Eco-Tourism Arrives in Accra
Accra, Ghana, has embraced its wild side and is now developing its eco-tourist industry. Accra is the perfect launching point for most of the tours, as this is Ghana’s largest airport and can handle larger planes arriving from Europe and other parts of the world. Customs is reasonably efficient, and visitors are usually on their way without much disruption.
The African Conservation Foundation (ACF) has been created to help save endangered animals from both poaching and loss of habitat, and they have a hand in several of the animal preserves near Accra. One of those is the Owabi Wildlife Sanctuary, about 100 kilometres north-west of Accra. 161 species of birds, 13 of which are endangered, reside or migrate through here, and there is a wide variety of indigenous plant species as well.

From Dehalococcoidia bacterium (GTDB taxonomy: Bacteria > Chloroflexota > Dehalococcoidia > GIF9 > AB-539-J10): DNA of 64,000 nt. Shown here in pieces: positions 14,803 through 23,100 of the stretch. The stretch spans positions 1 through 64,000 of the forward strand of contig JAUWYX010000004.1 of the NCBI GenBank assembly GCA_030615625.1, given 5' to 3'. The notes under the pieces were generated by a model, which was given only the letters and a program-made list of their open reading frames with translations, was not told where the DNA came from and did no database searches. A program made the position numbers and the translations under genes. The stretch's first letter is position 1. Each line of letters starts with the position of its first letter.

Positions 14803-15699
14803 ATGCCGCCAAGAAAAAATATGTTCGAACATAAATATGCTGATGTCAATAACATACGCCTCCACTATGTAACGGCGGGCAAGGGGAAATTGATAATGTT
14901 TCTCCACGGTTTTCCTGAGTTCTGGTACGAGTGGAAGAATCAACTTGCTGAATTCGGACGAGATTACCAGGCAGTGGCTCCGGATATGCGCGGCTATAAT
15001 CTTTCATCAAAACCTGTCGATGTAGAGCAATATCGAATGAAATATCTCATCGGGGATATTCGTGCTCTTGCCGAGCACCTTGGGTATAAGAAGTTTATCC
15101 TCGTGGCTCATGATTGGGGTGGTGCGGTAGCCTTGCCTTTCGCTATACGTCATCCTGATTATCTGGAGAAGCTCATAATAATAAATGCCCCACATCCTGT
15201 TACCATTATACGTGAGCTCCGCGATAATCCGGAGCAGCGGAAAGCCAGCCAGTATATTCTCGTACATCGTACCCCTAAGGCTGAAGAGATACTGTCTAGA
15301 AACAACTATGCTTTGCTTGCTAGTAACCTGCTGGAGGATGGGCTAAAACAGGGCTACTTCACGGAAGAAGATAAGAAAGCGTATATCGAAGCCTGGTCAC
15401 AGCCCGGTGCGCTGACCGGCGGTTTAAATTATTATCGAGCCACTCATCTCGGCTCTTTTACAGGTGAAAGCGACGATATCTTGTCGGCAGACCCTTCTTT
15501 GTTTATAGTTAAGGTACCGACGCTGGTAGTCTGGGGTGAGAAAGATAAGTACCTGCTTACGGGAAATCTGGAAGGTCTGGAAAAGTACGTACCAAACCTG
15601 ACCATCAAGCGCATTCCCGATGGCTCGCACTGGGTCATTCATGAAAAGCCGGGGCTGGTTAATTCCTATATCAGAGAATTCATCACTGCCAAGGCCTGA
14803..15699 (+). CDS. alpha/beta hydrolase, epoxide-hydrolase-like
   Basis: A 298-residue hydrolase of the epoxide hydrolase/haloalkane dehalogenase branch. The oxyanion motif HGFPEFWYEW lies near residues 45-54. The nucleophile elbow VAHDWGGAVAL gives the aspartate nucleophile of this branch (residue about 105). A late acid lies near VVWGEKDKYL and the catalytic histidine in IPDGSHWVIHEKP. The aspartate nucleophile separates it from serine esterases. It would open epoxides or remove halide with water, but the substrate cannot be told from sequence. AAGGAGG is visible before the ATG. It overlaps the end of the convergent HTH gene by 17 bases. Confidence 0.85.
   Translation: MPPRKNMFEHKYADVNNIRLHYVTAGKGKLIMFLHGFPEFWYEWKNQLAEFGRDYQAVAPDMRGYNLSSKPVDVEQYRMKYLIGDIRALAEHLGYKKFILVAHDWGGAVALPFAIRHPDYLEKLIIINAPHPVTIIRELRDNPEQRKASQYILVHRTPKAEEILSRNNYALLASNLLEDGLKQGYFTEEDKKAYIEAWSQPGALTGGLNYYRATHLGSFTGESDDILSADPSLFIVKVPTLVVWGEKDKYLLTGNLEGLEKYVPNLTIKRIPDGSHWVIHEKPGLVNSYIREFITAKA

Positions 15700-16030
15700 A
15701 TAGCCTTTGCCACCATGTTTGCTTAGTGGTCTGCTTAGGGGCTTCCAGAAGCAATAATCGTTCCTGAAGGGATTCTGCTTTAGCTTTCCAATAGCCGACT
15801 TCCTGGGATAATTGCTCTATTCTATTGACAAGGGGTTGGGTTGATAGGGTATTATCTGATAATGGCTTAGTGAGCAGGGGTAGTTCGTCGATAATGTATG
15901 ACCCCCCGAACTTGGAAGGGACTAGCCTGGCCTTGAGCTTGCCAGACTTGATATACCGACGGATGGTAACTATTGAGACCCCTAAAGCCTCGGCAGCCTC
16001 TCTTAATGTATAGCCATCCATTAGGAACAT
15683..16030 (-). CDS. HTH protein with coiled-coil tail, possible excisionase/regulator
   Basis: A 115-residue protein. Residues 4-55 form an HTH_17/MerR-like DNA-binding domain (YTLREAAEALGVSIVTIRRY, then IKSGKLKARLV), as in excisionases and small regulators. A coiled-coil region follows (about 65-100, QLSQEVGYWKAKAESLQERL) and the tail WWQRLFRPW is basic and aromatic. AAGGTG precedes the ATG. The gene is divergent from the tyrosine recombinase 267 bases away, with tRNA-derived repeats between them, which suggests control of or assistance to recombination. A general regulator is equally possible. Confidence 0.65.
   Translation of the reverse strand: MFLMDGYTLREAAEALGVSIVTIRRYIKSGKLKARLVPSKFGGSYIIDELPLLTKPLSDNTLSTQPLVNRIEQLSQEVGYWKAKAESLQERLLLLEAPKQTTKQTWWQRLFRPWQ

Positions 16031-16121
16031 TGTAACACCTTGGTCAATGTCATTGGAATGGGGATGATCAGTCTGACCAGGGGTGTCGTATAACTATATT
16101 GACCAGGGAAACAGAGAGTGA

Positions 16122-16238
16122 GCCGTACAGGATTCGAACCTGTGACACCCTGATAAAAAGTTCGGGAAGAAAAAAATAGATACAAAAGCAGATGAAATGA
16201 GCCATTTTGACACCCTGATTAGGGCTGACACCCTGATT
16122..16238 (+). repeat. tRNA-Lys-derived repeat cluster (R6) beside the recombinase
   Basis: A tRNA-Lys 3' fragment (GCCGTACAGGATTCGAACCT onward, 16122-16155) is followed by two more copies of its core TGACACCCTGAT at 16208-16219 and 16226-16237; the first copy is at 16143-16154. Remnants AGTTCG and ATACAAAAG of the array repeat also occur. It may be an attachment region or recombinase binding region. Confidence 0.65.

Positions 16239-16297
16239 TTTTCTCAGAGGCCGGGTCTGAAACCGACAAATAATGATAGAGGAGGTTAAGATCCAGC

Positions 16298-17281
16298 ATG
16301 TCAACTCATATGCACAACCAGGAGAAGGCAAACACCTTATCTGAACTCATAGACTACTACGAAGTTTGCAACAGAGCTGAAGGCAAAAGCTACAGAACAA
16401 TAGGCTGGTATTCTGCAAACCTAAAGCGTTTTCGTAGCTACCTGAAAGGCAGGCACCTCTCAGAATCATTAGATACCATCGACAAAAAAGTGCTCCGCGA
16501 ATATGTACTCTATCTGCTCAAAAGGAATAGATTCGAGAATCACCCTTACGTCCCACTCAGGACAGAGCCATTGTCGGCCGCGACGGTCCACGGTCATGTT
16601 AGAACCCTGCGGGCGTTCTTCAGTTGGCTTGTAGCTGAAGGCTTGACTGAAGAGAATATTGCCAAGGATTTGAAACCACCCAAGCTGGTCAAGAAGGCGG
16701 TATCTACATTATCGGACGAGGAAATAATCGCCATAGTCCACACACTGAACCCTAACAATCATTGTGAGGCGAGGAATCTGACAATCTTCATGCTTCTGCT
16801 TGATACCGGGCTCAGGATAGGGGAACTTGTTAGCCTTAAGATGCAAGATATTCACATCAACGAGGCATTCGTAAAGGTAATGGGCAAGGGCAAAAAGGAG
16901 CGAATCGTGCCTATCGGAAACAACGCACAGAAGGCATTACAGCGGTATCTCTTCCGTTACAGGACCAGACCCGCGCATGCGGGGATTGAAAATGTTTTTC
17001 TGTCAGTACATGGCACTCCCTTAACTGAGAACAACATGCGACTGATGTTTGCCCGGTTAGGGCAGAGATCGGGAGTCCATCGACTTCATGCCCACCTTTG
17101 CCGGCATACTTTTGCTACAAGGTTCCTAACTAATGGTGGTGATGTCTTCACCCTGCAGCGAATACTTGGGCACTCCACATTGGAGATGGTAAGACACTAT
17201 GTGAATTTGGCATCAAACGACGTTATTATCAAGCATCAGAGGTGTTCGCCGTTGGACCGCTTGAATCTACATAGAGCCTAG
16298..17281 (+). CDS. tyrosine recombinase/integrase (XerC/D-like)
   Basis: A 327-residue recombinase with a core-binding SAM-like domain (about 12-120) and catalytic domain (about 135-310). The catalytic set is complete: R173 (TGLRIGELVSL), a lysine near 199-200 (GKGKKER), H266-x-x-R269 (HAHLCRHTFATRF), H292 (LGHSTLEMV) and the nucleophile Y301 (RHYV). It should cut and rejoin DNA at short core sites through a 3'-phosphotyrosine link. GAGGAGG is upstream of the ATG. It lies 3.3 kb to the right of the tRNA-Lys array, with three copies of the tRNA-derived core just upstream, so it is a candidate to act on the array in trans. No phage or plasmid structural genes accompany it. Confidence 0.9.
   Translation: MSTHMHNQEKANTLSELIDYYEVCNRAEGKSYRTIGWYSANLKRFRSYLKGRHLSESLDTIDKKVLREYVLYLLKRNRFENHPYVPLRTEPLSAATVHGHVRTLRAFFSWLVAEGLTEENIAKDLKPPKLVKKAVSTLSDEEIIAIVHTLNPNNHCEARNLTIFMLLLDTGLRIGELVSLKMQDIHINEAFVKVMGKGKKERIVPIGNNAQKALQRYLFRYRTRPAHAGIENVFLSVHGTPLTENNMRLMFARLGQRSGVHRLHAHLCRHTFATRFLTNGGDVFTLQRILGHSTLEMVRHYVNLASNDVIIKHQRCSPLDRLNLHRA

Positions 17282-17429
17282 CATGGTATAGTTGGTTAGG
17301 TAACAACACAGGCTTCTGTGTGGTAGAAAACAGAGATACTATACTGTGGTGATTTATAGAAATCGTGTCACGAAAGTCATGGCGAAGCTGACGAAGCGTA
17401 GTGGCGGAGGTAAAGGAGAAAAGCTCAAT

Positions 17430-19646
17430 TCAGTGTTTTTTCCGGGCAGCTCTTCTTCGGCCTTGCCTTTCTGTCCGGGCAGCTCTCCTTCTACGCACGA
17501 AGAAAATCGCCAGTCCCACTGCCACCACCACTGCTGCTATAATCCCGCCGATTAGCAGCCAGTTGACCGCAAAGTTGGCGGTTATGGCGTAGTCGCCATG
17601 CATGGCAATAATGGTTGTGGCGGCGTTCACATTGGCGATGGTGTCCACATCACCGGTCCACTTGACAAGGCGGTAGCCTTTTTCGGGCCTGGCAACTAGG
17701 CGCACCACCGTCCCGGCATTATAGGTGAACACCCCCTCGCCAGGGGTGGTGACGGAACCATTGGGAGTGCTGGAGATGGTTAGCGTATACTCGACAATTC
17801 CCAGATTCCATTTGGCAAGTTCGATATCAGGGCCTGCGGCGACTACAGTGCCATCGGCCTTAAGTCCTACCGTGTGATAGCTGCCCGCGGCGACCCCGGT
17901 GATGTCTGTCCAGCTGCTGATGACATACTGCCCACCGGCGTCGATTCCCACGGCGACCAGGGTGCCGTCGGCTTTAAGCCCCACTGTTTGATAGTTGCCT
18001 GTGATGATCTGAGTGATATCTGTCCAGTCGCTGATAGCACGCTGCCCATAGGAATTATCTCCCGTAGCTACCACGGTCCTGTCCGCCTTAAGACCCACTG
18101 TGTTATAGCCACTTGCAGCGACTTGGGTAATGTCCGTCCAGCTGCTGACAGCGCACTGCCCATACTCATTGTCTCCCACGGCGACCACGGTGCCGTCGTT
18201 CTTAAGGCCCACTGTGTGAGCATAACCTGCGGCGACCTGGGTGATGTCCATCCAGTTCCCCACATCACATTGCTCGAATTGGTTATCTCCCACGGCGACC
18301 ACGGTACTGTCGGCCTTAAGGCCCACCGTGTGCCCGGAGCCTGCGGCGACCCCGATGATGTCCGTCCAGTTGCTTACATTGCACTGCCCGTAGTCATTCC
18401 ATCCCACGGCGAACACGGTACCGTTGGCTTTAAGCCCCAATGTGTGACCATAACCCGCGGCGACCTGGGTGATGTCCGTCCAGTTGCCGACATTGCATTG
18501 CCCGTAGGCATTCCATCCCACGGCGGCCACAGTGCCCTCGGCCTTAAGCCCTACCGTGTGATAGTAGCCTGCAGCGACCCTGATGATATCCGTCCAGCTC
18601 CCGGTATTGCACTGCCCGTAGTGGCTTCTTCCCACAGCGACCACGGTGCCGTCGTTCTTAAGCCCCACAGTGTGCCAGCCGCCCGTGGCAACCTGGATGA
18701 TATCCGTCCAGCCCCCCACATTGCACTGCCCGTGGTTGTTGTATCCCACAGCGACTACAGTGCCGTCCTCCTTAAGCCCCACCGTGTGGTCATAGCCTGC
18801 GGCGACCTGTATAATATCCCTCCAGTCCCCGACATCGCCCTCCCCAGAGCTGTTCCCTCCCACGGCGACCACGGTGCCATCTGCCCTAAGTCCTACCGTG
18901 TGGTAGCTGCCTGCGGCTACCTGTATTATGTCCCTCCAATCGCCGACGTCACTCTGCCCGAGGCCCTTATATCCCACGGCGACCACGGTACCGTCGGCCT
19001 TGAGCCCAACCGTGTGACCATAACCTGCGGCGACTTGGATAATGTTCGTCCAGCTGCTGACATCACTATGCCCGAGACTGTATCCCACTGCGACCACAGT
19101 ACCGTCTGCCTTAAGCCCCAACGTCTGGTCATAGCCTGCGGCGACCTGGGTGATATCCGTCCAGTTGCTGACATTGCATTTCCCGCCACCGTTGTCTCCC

Besides bird sanctuaries, eco-tours are available that focus on responsible trekking, waterfall viewing, butterflies, and of course, the unique wildlife of Africa. The Solo Forest Monkey Sanctuary has, of course, many species of monkeys, but also birds, snakes, and butterflies. In fact, the coastal area around Accra is critical to the survival of many types of marine and tropical animals. Several deltas provide nesting areas for migratory birds, and spring and autumn are excellent times for bird watching. Canoe and sailboat trips can be arranged to see the water-based wildlife without damaging the ocean with petrol motors. Ghana in general, and Accra in particular, is making excellent strides in meeting their eco-tourism demands with glimpses of its unique climate and wildlife.